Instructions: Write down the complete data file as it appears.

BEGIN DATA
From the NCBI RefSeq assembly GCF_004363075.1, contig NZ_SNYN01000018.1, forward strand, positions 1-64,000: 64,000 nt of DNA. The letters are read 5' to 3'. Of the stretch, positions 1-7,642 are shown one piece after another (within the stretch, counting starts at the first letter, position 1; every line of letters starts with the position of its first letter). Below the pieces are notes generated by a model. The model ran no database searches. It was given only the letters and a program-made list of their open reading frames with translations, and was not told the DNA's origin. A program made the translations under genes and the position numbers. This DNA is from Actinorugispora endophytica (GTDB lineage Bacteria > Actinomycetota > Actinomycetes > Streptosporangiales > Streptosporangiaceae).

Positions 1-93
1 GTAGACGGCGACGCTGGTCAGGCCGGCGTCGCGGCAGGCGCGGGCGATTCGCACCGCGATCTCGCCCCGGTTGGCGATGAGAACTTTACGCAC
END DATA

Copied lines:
From the NCBI RefSeq assembly GCF_004363075.1, contig NZ_SNYN01000018.1, forward strand, positions 1-64,000: 64,000 nt of DNA. The letters are read 5' to 3'. Of the stretch, positions 1-7,642 are shown one piece after another (within the stretch, counting starts at the first letter, position 1; every line of letters starts with the position of its first letter). Below the pieces are notes generated by a model. The model ran no database searches. It was given only the letters and a program-made list of their open reading frames with translations, and was not told the DNA's origin. A program made the translations under genes and the position numbers. This DNA is from Actinorugispora endophytica (GTDB lineage Bacteria > Actinomycetota > Actinomycetes > Streptosporangiales > Streptosporangiaceae).

Positions 1-93
1 GTAGACGGCGACGCTGGTCAGGCCGGCGTCGCGGCAGGCGCGGGCGATTCGCACCGCGATCTCGCCCCGGTTGGCGATGAGAACTTTACGCAC